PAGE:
Rock-On is also a bit buggy. After extended play it’s not uncommon for some of the game’s graphics to become corrupted or stay on the screen after the player has changed levels or lost a life. The game’s weapons are not well thought out either. As an example, one of them creates a force field around the player’s ship similar to the shield found in the Gradius series. It renders the player invincible for a while, which is great, since one can just ram into enemies to destroy them. However, while this shield is up enemy projectiles won’t harm the player’s ship but will instead knock it back a bit. Since the majority of the game requires some tight maneuvering around buildings and through caves, it will often make the game even more difficult because one now has to work even harder to avoid being hit by enemy fire thanks to the large bubble around their ship lest they be slammed into a wall and destroyed anyway. There is also a single use weapon that sends a shockwave across the screen that is meant to destroy any enemy it hits, but somehow always manages to miss one or two, making it less useful than the game’s more conventional equipment.
Mercifully, the game only has four levels, so the scenery is nicely spread out. The last level has very little of interest happening in it though, and is more of a long escape sequence after the player has acquired the treasure they have been seeking (referred to in the game as the “FISA”). Visually, however, the FISAs are a bunch of large gems and old coins which the player can grab a large number of at the start of the final level. This is more challenging than it sounds as the hit detection of the ship is not particularly generous when it comes to picking them up. The same cannot be said for the game’s enemies, however, whose weapons need only to graze the player’s ship to destroy it. Additional weapons can be picked up and then immediately equipped, but like in the Thunder Force series a few can be kept at the same time and switched between at will. There’s a nice, Gradius-like variety of weapons to find, but unfortunately only a small number of them are actually useful outside of very specialized situations.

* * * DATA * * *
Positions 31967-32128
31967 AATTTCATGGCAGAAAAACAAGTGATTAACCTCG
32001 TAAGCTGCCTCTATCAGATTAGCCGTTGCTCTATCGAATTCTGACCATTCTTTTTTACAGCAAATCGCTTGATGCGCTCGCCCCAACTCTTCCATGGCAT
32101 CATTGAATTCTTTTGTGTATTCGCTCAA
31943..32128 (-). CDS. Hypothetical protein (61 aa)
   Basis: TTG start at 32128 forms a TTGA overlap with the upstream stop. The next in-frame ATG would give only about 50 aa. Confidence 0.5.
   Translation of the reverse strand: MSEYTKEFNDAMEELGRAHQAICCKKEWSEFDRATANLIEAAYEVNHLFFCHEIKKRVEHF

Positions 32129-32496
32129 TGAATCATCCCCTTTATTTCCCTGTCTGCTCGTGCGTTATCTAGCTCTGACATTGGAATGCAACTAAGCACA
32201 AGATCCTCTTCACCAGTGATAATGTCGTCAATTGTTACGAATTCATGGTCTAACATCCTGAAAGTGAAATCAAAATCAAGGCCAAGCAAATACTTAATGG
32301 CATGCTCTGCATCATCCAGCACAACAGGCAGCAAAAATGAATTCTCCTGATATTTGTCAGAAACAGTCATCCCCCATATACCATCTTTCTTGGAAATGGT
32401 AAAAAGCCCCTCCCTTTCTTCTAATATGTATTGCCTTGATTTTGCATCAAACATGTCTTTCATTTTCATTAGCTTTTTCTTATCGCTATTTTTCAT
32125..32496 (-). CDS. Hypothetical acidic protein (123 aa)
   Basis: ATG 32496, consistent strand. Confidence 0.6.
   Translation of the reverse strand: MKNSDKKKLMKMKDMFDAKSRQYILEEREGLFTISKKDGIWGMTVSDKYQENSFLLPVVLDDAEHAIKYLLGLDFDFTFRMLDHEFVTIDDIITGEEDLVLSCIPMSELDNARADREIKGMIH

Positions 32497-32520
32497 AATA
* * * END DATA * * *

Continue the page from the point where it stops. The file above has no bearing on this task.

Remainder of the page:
While Manjyudo may have had good intentions with Rock-On, and both R-Type and Gradius are excellent genre choices to imitate, even the most starved shooter fan will have trouble finding something to like here. The game’s designer, Osamu Kunimasa, would have one more run in with the this type of game by directing the much more effective 2005 remake of Hudson’s Star Soldier. Manjyudo would also create a very good port of the Nichibutsu shooter Formation Armed F in 1990 in collaboration with Big Don (could this be Big Club, renamed after the shame of publishing Rock-On?). The most important member of the Rock-On‘s team, however, is Takane Ohkubo. While the soundtrack here is not her best work, it’s also only her second after 1988’s catchy Bakutotsu Kijutei: Baraduke II music. She would go on to also compose music for Mario & Wario and Zombie Nation as well as contribute to the Hal Laboratories cult game Metal Slader Glory. Most importantly, however, she was one of the directors of Jinmu Densho and the designer of Zombie Nation as well, showing that her involvement with a game as unimaginative and awful as Rock-On is an anomaly.